Russia and China, which have hosted the lion’s share, signed the resolution two years ago with some reluctance.
But tiny Russia-backed Abkhazia — firmly outside the U.N. family — offers Moscow a place to stash some of the North Korean workers rather than ship them home. For Russia, there is a strategic play at hand.
The Kremlin hopes the small cadre of workers tucked away in Abkhazia will help win some more goodwill with Kim Jong Un’s regime as Moscow tries to strengthen its influence in Asia, analysts say.
Around 400 North Koreans — mostly men with wives and families back home to support — have been relocated to this subtropical strip of land, with many in the main city, Sukhumi. Their nights are spent in an abandoned Soviet holiday resort, surrounded by date palms and decaying mosaics of Lenin.
Ghost towns and sunseekers
By day they are building apartment blocks and pharmacies and laying railway tracks in a region still pockmarked by the secessionist conflict of the early 1990s when Abkhazia, backed by Moscow, broke away from Georgia.
Abkhazia is part of a constellation of separatist enclaves stretching across the former Soviet domain, from a breakaway slice of Moldova in the west to quasi-states in the Black Sea region in the east. For Russia, they are footholds to bypass international norms and sanctions, and even provide an off-the-grid financial system. The breakaway states are recognized by only a handful of pro-Russian countries such as Venezuela and Syria.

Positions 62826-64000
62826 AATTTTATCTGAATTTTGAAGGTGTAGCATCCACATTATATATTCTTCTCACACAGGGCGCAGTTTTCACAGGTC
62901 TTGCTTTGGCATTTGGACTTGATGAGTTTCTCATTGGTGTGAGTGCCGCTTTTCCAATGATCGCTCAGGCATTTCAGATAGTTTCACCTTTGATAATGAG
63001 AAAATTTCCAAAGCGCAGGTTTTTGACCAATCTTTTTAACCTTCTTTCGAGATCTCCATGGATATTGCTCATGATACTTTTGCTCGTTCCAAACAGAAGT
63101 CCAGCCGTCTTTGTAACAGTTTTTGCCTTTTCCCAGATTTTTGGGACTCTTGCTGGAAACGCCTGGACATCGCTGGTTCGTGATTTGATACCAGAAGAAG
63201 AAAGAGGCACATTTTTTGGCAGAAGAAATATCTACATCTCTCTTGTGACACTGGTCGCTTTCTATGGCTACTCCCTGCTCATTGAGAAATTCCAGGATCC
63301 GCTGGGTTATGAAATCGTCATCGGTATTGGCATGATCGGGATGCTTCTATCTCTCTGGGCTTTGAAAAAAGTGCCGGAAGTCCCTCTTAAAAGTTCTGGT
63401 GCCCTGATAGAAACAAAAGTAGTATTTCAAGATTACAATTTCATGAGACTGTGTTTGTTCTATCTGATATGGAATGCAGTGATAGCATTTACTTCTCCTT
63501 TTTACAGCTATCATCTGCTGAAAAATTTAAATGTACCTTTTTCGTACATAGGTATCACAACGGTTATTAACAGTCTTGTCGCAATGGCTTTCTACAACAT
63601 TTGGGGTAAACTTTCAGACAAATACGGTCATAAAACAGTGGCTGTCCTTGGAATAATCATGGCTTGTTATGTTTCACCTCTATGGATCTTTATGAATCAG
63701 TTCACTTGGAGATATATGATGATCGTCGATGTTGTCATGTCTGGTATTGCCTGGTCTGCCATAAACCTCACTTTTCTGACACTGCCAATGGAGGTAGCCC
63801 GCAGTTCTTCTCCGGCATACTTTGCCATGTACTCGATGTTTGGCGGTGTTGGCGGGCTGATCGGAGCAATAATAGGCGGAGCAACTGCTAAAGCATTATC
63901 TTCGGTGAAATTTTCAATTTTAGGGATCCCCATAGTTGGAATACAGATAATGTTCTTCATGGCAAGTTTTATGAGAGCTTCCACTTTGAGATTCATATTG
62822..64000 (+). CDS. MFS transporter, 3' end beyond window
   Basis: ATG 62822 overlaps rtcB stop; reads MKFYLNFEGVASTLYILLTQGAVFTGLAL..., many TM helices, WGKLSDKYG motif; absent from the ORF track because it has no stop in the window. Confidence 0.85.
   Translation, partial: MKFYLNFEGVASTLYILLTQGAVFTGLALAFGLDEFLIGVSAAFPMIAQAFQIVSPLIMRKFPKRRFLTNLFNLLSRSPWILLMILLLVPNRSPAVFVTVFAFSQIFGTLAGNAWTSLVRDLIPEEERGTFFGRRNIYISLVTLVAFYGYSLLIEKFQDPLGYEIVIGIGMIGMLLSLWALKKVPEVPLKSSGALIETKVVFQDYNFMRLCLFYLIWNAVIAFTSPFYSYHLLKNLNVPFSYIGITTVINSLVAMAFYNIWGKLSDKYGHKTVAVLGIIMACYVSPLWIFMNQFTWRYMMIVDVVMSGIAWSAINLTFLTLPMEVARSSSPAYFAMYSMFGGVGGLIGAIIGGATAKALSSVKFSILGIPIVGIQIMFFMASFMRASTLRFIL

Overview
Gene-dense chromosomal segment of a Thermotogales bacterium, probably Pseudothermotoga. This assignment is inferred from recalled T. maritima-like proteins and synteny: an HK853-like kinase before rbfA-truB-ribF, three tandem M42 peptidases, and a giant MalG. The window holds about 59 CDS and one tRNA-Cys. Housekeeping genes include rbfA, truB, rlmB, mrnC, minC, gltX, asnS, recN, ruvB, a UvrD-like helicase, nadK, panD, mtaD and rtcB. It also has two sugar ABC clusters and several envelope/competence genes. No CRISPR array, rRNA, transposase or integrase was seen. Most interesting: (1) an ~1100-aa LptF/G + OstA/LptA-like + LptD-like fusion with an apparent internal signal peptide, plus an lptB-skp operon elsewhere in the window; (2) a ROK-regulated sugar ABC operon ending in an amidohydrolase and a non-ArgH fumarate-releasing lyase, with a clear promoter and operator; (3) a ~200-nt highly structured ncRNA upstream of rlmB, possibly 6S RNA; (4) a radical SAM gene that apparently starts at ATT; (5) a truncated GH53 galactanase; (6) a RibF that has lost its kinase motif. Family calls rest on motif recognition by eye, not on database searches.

About 10,000 North Korean workers remain in Russia — down from a high of about 40,000 — and Moscow has promised to send them home by a Dec. 22 deadline.
The 400 North Korean workers in Abkhazia are just a blip among what was once about 100,000 worldwide, sending home $500 million each year in remittance, according to U.S. estimates. But it is Moscow’s way of keeping a lifeline open for Pyongyang, analysts say.
Russia’s Foreign Ministry “scrupulously fulfills the obligations stipulated by the international sanctions regime,” spokeswoman Maria Zakharova told The Washington Post. “As for the hiring of migrant workers from North Korea in Abkhazia, it is advisable to address this issue to the relevant state or their employers.”
Once the playground of the Soviet elite, Abkhazia is now scattered with ghost towns and bombed-out buildings. But with lush scenery and cheap beach holidays, the region is sustained by more than 1 million tourists a year, mostly Russian.
Many are drawn by a nostalgic allure for yesteryear, visiting Soviet-era resorts that feel frozen in time. The irony of having guest workers from a communist state is not lost on the locals.
On a balmy September morning, a North Korean man who goes by “Dr. Kim” was massaging Russian senior citizens in a little hut on the beach for $7 a session.
“I feel like the bust of Lenin cheers [Dr. Kim] up,” said his employer, Zurab Zukhba, manager of the “Land of the Soul” high-rise resort. “He recognized him.”
'Hard to replace'